Women in Leadership – This Week in Higher Ed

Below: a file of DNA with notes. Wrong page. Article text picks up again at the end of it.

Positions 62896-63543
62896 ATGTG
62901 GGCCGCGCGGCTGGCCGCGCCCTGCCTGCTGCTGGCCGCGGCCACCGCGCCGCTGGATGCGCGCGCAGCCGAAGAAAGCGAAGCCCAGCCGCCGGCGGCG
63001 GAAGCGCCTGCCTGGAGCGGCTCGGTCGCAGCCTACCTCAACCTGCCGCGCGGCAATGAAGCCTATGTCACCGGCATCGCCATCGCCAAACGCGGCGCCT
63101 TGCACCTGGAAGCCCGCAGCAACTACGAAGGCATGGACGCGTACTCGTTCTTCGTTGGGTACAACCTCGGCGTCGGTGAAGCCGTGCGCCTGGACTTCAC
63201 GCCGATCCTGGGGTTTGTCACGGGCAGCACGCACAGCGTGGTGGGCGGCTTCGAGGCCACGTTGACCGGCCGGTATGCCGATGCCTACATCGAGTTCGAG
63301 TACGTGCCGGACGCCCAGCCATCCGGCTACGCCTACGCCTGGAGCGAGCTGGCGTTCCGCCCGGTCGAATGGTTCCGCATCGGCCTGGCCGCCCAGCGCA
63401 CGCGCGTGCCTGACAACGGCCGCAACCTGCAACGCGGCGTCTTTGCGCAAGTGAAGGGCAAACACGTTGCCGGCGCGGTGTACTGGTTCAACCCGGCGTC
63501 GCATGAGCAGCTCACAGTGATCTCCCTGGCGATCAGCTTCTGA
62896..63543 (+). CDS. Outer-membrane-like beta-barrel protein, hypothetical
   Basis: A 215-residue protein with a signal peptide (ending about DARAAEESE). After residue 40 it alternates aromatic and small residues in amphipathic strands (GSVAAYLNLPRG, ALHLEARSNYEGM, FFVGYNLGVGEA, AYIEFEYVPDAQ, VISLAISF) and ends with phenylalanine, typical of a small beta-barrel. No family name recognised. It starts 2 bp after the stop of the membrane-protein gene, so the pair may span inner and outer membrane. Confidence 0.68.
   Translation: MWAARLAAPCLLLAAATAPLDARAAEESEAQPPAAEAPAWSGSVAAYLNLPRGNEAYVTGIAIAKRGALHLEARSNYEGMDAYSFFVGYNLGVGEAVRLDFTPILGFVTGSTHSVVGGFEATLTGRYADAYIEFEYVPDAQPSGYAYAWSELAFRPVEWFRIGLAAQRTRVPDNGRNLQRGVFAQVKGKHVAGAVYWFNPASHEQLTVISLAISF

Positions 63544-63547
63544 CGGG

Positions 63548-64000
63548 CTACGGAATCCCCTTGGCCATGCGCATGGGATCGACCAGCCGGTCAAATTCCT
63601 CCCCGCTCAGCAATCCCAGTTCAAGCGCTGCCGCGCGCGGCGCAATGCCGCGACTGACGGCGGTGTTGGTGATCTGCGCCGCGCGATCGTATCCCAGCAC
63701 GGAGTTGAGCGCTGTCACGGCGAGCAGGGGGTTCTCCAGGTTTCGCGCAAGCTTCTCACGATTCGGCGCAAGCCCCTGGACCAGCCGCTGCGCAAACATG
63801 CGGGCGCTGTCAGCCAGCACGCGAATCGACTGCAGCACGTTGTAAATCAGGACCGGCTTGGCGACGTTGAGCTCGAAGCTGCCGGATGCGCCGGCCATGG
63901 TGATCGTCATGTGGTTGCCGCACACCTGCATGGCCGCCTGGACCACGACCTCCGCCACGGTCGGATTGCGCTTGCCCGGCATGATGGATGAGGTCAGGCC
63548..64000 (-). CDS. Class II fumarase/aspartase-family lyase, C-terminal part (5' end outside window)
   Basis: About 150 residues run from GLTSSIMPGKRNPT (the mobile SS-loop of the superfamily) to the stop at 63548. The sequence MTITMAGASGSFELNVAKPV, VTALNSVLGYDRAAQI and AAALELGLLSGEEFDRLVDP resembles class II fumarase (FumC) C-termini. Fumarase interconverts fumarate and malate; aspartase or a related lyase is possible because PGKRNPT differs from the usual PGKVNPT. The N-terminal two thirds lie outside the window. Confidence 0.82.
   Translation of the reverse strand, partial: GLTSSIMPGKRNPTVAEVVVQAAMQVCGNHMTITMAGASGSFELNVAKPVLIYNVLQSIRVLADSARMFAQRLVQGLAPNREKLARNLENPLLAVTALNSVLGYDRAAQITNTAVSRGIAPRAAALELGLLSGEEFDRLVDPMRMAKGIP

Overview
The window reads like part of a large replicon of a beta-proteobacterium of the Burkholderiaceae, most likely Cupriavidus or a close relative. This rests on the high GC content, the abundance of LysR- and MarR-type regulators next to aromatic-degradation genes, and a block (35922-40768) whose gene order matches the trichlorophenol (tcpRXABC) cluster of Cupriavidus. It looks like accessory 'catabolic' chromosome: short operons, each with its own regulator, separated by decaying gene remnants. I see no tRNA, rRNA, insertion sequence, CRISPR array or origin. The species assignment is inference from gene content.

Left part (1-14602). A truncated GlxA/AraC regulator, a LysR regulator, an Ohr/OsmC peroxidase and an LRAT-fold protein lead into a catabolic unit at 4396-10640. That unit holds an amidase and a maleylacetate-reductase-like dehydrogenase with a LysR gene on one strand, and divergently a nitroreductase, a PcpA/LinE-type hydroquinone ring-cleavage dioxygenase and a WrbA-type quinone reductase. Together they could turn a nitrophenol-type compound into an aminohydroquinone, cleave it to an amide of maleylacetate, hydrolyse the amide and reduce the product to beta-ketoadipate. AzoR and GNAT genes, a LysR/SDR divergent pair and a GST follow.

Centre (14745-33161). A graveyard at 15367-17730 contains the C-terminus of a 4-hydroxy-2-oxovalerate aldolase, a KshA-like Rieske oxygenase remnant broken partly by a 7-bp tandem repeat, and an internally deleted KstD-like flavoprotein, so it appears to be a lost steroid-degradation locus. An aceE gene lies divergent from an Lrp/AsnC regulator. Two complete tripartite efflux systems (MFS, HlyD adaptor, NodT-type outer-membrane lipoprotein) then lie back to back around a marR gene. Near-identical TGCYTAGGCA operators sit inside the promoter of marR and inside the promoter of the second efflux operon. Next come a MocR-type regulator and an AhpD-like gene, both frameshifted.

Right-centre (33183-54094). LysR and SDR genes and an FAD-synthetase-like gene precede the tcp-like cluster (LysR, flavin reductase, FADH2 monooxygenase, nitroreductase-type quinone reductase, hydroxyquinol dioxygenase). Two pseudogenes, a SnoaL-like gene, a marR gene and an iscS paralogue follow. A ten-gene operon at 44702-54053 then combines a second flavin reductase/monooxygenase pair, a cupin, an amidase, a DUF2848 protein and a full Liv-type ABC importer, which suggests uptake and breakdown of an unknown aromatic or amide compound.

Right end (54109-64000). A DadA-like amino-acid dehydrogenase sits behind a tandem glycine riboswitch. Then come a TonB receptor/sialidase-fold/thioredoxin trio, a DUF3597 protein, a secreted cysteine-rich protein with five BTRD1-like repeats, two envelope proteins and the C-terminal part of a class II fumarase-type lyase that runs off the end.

This week, we examine two articles that talk about women in leadership. These articles from Inside Higher Ed and The Chronicle of Higher Education talk about the importance of women in leadership at colleges, highlighting issues such as increased pay and the need for greater representation of women in colleges. The Importance of Women at the Top "When women are in leadership in institutions of higher education, those institutions' women faculty have higher salaries. This finding, among other important insights on gender disparities in the academy, comes from a study from the College and University Professional Association for Human Resources (CUPA-HR), highlighted by Inside Higher Ed this week." Yet female presidents–while hiring more female administrators than their male counterparts and thereby clearing the advancement path for women–are typically paid almost ten percent less than their male counterparts. The problem is two-fold: underrepresentation and a pay gap.  “It really starts with the faculty,” notes Jackie Bichsel, director of research at CUPA-HR. “The path to the president and provost positions is paved by the dean and senior faculty. One of the reasons you do not have a female president and provost is that there are not enough women in that pipeline because women are not being promoted up through the faculty ranks.” Furthermore, issues such as childcare and the responsibilities of women during COVID-19 to provide for her family should all be factored into their respective compensation packages. In sum, the article highlights the importance of female leadership in narrowing pay gaps for their female colleagues in addition to correcting a current underrepresentation.  The Importance of Intersectional Diversity An article this week in The Chronicle of Higher Education examines why and how leadership needs to include more women and women of color to close the “power gap.” The foundation’s report, produced in partnership with the American Association of University Women (AAUW), highlights the lack of intersectional diversity stemming from a systemic bias in the system that needs to be addressed in elite colleges. “We really want to push the conversation away from the discussion around fixing women to be better, to be more assertive. It really is the system that needs an overhaul, not women,” says Gloria Blackwell, CEO of AAUW. While women of diversity make up a significant proportion in the president's cabinet, data shows that while women account for “nearly 40 percent of all provosts and academic deans,[they] only account for 22 percent of presidents and 10 percent of system presidents.” In this study, gender balance in institutions of higher education was found to be very rare; most of those institutions, by far, were classified as “Needs Urgent Action” or “Work to Do. Ultimately, institutions must examine intersectionality as they consider diversity in their workforce since hiring people of color without simultaneously considering gender may result in an entirely male workforce.